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Anthony Shadid

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NEWS
October 10, 2012 | By Carolyn Kellogg, This post has been corrected. See note below.
The National Book Foundation announced the finalists for the National Book Awards on MSNBC's "Morning Joe" show Wednesday. Junot Diaz, who was recently named a MacArthur “Genius” Fellow, is among the fiction finalists for his short-story collection, “This Is How You Lose Her.” Two other fiction finalists -- Ben Fountain's “Billy Lynn's Long Halftime Walk” and “The Yellow Birds” by Kevin Powers -- deal with America's long military...
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NEWS
October 10, 2012 | By Carolyn Kellogg, This post has been corrected. See note below.
The National Book Foundation announced the finalists for the National Book Awards on MSNBC's "Morning Joe" show Wednesday. Junot Diaz, who was recently named a MacArthur “Genius” Fellow, is among the fiction finalists for his short-story collection, “This Is How You Lose Her.” Two other fiction finalists -- Ben Fountain's “Billy Lynn's Long Halftime Walk” and “The Yellow Birds” by Kevin Powers -- deal with America's long military...
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ENTERTAINMENT
March 19, 2012 | By Lorraine Ali, Special to Tribune Newspapers
A yearning for home, wherever that may be, is one of many themes that the late New York Times journalist Anthony Shadid so deftly touches on in "House of Stone: A Memoir of Home, Family, and a Lost Middle East. " Shadid, a Lebanese American who was born and raised in Oklahoma City, takes leave from his job as a Middle East war reporter in 2007 to rebuild the abandoned and war-ravaged home of his great grandfather in the small Lebanese town of Marjayoun. But even before he takes on the project, Shadid's idea of the Middle East as an ancestral home, a place that yields answers to personal and family questions, is challenged by what he finds during his years covering bloody conflicts in Israel (where he was shot in the shoulder by an Israeli sniper while reporting from the West Bank for the Boston Globe)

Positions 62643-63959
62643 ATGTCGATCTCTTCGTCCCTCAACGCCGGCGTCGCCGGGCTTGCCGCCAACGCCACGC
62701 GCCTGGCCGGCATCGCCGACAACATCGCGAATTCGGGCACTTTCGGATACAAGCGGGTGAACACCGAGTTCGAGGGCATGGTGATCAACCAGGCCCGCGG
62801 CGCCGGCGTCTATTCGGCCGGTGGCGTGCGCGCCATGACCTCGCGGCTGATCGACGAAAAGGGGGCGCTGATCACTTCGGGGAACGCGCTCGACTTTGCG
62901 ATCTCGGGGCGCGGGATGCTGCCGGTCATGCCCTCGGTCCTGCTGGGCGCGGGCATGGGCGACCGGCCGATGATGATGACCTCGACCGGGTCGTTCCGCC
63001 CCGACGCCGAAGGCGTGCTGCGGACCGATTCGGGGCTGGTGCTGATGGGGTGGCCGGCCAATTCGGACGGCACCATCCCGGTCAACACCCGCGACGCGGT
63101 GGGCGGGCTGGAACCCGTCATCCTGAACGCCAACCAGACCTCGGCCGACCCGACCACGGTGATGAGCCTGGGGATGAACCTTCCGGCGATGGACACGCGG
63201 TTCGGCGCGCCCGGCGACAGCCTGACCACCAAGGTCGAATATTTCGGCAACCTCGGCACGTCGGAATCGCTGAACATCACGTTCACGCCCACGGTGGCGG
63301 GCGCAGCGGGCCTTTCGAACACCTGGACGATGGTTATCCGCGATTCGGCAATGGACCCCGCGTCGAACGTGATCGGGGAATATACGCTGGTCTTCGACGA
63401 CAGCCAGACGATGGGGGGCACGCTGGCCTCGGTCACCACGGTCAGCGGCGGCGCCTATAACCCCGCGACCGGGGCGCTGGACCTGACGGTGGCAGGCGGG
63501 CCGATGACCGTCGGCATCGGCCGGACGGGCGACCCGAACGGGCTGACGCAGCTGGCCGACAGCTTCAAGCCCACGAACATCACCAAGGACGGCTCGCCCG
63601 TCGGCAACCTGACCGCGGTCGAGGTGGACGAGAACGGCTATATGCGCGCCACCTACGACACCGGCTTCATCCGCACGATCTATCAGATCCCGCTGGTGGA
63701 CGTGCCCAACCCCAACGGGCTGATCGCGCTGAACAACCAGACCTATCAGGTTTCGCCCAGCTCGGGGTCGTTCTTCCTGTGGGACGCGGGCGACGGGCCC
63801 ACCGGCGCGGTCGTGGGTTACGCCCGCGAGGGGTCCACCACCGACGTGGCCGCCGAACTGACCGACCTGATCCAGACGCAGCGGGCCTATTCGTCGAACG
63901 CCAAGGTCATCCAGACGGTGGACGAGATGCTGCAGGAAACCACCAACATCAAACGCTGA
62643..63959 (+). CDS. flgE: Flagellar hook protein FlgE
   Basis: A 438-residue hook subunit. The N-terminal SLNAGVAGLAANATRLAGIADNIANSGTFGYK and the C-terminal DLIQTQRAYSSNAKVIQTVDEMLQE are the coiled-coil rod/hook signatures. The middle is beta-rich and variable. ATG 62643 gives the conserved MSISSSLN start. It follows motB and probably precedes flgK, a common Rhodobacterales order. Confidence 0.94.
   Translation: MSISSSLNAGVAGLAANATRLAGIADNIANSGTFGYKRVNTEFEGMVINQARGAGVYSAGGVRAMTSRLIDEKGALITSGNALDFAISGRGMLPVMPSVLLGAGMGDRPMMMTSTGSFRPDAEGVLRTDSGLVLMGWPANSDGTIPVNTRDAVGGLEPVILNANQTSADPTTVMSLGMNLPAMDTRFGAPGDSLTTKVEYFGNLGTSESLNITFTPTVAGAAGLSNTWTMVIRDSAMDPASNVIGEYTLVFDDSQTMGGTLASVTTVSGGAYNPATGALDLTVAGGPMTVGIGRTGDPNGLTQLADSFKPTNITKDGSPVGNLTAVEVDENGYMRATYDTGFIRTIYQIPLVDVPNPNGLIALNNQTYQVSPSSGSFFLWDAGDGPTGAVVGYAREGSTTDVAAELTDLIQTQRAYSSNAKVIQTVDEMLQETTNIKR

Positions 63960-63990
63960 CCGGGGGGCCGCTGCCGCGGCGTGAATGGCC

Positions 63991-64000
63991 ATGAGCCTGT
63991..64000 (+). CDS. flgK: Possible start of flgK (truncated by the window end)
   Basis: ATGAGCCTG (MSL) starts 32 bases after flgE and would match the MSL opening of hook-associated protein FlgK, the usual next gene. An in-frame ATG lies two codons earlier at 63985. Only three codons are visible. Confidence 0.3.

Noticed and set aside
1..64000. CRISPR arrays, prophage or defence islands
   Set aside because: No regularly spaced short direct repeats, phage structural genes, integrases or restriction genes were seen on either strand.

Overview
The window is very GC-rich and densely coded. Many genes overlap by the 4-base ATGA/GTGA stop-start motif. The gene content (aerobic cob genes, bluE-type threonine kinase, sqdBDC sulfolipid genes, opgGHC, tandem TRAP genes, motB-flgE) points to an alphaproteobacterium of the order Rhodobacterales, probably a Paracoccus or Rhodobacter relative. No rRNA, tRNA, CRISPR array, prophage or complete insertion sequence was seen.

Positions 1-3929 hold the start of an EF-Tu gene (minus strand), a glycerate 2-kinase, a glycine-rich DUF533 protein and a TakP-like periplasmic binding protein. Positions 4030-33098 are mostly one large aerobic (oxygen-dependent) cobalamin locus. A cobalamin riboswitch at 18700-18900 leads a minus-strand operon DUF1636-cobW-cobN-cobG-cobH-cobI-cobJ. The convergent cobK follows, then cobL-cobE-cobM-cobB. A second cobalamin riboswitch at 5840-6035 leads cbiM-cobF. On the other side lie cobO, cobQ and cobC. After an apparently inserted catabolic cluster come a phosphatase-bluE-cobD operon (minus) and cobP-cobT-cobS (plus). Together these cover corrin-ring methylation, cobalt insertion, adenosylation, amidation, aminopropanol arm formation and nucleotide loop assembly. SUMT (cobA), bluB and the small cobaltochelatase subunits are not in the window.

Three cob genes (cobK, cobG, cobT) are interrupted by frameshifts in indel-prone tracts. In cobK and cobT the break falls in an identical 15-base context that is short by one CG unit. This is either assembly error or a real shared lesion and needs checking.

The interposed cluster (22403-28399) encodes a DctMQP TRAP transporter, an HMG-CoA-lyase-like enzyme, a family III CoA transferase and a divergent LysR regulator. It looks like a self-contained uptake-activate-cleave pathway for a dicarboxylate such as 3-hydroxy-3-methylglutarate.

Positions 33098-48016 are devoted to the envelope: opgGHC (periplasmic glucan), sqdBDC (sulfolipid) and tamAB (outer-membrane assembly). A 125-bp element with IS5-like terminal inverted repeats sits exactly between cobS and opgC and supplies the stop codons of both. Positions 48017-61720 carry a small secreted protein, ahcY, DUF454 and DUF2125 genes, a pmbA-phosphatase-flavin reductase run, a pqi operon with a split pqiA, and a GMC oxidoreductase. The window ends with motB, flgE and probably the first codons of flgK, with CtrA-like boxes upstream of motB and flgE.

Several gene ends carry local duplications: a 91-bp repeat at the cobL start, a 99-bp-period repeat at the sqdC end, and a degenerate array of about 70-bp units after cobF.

NATIONAL
June 25, 2012 | By Matt Pearce
Those who were there said the crowd gasped. Ed Shadid, the cousin of late New York Times reporter Anthony Shadid, was speaking at a banquet for the American-Arab Anti-Discrimination Committee on Saturday night in Washington, D.C. He had been offering advice on how people could support Anthony's causes when he dropped a bombshell that instantly hit Twitter and later made headlines at Politico and Gawker. “It's not the rosy picture, I'm trying to say, that was portrayed,” Ed Shadid said of the New York Times' depiction of his cousin's decision to go into  Syria.
CALIFORNIA | LOCAL
February 18, 2012 | By Tina Susman, Los Angeles Times
Reporting from New York -- Anthony Shadid, a journalist who gave voice to those muffled by the turmoil around them — from Iraqi families enveloped in civil war to young Libyans spurred to take up arms against a dictator — died while doing just that: reporting from Syria in defiance of official attempts to limit media coverage of the bloodshed there. Shadid, who died Thursday at 43, was stricken by an apparent asthma attack while preparing to leave Syria with his New York Times colleague, photographer Tyler Hicks.
NATIONAL
June 25, 2012 | By Matt Pearce
Those who were there said the crowd gasped. Ed Shadid, the cousin of late New York Times reporter Anthony Shadid, was speaking at a banquet for the American-Arab Anti-Discrimination Committee on Saturday night in Washington, D.C. He had been offering advice on how people could support Anthony's causes when he dropped a bombshell that instantly hit Twitter and later made headlines at Politico and Gawker. “It's not the rosy picture, I'm trying to say, that was portrayed,” Ed Shadid said of the New York Times' depiction of his cousin's decision to go into  Syria.
BOOKS
September 4, 2005 | Geraldine Brooks, Geraldine Brooks, a former correspondent for the Wall Street Journal, is the author of the novels "March" and "Year of Wonders" and the nonfiction books "Nine Parts of Desire" and "Foreign Correspondence."
ANTHONY SHADID is a formidable journalist. His dispatches from Iraq for the Washington Post, for which he won the 2004 Pulitzer Prize for international reporting, are remarkable for their insight and graceful writing. Shadid has everything required for that assignment: a deep knowledge of Arab society, fluency in the language, personal courage and an empathy that allows him to engage with both Iraqis and U.S.
OPINION
February 24, 2012 | By Timothy M. Phelps
Marie Colvin and I covered our first combat together in 1986, after the U.S. bombed Libya. She was 30, pretty, ambitious and talented. She soon had Col. Moammar Kadafi and his aides in her thrall and parlayed her many scoops for United Press International into a job as a foreign correspondent for the Sunday Times of London. I last saw her a year ago, in Cairo during the revolution. Three decades of bearing witness to war showed in her face: I recognized her only from her black eye patch, which she had worn since a hand grenade destroyed her left eye in Sri Lanka in 2001.